If you file a Schedule C to report your business profit or loss on your individual tax return, you may be entitled to a very generous tax break beginning this year. Many of you will be able to deduct up to 20% of your qualified business income (net income after business deductions) before calculating your tax liability. For example, if you are self-employed and had net qualified business income of $100,000, you may be able to deduct $20,000 from that income—a tax savings of $5,000 if you are in a 25% tax bracket. From what I have read, this new provision in the tax law is complicated. So, if you don’t have an experienced tax professional on your team already, you may need to start looking for one.
You do not have to itemize to realize this tax break. The deduction will not reduce your adjusted gross income, nor will it reduce your earnings for purposes of computing taxes for Social Security or Medicare. The theory behind this governmental generosity was to encourage small business owners to invest in their businesses, creating new jobs and helping grow the economy. It is too early to tell if this will happen, since many small business owners are not aware of the new law and how it will affect them. Several factors will determine your eligibility. If your total taxable income on a joint return is less than $315,000 ($157,500 single), you hit the jackpot and can deduct $20,000 of your qualified business income. If you work in “specified service” fields, including law, health care, accounting, performing arts, consulting, athletics and financial services as well as any business in which the “principal asset is the reputation or sill of one or more of their employees”, the deduction phases out between $157,500 and $207,500 (single) or $315,000 and $415,000 (joint). It’s an example of how to make something hard out of something simple.
If you think you might qualify for the deduction, but your income is approaching the designated limits, you could start a simplified employee pension (SEP) and make an appropriate contribution that would keep you under the limit, start a solo 401k if you and your spouse are the only employees, or possibly increase your charitable deductions if they will exceed the new standard deduction limits. All in all, the new rules offer a great money/tax saving opportunity. Just be sure you get the help you need from qualified tax professionals.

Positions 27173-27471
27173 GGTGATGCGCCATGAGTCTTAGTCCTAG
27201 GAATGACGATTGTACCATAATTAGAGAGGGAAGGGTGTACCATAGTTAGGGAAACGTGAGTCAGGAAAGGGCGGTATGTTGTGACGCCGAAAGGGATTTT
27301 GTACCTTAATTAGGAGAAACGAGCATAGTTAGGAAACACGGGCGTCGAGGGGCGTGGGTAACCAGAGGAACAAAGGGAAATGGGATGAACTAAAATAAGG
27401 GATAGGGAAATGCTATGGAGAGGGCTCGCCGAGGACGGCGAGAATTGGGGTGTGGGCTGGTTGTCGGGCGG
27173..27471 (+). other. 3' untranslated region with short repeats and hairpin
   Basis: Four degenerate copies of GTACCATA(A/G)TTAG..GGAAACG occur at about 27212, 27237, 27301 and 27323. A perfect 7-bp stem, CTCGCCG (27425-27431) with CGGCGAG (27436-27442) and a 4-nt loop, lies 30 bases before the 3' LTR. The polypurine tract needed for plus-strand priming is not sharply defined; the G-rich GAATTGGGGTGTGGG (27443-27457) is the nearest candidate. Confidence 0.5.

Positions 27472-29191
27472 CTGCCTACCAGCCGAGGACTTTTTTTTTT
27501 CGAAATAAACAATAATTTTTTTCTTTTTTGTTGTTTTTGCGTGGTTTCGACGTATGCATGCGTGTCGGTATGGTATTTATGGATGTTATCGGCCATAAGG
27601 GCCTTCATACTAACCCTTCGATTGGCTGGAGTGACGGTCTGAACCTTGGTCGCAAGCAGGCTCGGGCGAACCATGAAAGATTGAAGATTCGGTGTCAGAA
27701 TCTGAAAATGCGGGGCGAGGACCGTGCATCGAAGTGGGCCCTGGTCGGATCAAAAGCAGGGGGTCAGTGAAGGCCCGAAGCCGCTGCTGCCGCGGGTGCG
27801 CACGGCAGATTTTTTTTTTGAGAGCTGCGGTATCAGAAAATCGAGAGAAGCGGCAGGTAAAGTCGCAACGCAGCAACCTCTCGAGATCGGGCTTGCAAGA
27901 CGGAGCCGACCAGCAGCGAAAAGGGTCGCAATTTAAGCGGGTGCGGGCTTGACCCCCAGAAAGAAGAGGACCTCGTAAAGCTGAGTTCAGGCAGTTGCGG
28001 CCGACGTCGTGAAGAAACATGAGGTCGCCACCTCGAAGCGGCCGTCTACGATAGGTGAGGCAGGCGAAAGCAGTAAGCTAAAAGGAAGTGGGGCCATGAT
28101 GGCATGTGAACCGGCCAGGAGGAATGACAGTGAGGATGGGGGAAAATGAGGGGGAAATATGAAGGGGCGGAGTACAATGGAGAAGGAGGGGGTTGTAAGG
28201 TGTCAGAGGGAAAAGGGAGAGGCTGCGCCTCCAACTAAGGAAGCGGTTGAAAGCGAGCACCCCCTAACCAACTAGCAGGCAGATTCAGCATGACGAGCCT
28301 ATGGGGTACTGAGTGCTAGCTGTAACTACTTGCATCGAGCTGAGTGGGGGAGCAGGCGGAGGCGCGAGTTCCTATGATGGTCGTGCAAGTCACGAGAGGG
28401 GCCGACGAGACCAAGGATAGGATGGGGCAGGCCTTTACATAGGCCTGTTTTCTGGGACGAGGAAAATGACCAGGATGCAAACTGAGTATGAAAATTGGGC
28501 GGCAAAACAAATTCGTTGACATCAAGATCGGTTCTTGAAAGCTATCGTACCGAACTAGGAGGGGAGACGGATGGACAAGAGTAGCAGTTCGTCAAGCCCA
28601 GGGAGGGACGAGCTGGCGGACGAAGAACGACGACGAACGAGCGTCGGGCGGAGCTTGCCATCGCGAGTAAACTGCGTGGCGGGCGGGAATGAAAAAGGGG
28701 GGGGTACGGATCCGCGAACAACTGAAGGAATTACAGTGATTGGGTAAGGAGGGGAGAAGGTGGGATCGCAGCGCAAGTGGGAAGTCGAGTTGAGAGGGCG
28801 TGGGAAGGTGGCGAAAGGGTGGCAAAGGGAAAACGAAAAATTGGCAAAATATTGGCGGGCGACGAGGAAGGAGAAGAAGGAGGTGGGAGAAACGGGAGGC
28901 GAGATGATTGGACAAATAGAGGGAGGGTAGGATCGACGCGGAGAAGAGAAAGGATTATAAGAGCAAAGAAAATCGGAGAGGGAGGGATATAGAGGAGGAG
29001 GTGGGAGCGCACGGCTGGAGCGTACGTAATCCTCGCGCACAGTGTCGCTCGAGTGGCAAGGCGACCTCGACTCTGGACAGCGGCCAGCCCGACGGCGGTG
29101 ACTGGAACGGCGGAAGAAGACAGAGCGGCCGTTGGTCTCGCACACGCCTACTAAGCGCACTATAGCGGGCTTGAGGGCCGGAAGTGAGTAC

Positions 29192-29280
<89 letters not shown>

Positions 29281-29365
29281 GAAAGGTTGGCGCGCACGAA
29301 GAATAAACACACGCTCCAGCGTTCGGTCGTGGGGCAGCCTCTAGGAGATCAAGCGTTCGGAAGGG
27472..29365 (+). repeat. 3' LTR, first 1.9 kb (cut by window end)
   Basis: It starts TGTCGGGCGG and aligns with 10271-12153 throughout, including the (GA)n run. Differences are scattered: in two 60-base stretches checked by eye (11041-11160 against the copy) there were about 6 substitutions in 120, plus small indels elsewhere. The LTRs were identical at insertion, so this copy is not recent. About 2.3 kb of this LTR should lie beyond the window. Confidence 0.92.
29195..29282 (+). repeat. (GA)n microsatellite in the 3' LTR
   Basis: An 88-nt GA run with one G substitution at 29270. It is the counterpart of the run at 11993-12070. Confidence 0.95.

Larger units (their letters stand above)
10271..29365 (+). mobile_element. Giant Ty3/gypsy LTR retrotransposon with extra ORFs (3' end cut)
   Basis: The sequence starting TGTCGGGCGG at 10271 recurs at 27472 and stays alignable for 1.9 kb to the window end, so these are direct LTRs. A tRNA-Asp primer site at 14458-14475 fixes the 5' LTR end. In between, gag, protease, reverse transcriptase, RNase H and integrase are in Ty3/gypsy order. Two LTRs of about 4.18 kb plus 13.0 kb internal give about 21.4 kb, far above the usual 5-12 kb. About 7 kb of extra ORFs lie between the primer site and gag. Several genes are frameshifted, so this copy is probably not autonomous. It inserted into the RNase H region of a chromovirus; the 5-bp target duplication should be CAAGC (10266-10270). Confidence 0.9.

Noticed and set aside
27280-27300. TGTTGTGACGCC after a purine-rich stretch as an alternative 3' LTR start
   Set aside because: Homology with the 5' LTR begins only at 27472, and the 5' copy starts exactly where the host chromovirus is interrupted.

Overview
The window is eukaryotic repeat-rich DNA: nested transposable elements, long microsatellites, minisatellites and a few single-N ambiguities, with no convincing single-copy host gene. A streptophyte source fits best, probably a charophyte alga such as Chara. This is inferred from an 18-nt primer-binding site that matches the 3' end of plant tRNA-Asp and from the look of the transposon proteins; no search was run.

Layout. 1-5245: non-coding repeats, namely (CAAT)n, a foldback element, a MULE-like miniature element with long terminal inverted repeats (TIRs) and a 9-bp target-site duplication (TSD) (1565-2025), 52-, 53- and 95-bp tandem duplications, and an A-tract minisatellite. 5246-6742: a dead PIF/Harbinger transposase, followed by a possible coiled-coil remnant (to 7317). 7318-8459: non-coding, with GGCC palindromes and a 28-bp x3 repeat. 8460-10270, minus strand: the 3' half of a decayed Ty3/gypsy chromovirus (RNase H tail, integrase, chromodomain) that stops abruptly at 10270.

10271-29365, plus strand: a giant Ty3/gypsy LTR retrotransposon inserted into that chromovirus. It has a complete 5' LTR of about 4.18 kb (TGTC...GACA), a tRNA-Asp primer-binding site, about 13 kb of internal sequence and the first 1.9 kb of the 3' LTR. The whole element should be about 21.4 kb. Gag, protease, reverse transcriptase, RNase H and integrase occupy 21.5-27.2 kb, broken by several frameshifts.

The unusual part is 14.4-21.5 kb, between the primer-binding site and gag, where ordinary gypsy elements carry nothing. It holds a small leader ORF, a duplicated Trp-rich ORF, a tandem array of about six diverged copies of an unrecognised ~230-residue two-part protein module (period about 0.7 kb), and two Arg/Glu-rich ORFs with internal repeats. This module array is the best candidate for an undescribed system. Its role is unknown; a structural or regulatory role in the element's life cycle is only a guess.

Have you heard Kenny Chesney’s new song? Some of the lyrics go like this: “Get along, on down the road. We’ve got a long way to go; scared to live, scared to die, we ain’t perfect but we try. Get along while we can. Always give love the upper hand. Paint a wall, learn to dance, call your mom, buy a boat. Drink a beer, sing a song, make a friend, can’t we all get along?” Sort of nonsensical in a way, but also asks an important question: can’t we all get along? In the book of Mark, doesn’t it say, “Love the Lord your God with all your heart and all your soul and all your mind. This is the first and greatest commandment. And the second is like it: Love your neighbor as yourself. All the law and the prophets depend on these two commandments.” So easy to read; so hard to do.
Although this information has been gathered from sources believed to be reliable, it cannot be guaranteed. This material is intended for informational purposes only and should not be construed or acted upon as individualized tax, legal or investment advice. FSC Securities Corporation does not offer tax or legal advice. The views expressed are not necessarily the opinion of FSC Securities Corporation. Financial Solutions Group is a marketing name. Financial Solutions Group is located at 128 Versailles Boulevard, Alexandria, LA 71301. We can be reached at (318) 448-3201. Securities, insurance and advisory services offered through FSC Securities Corporation, member FINRA/SIPC.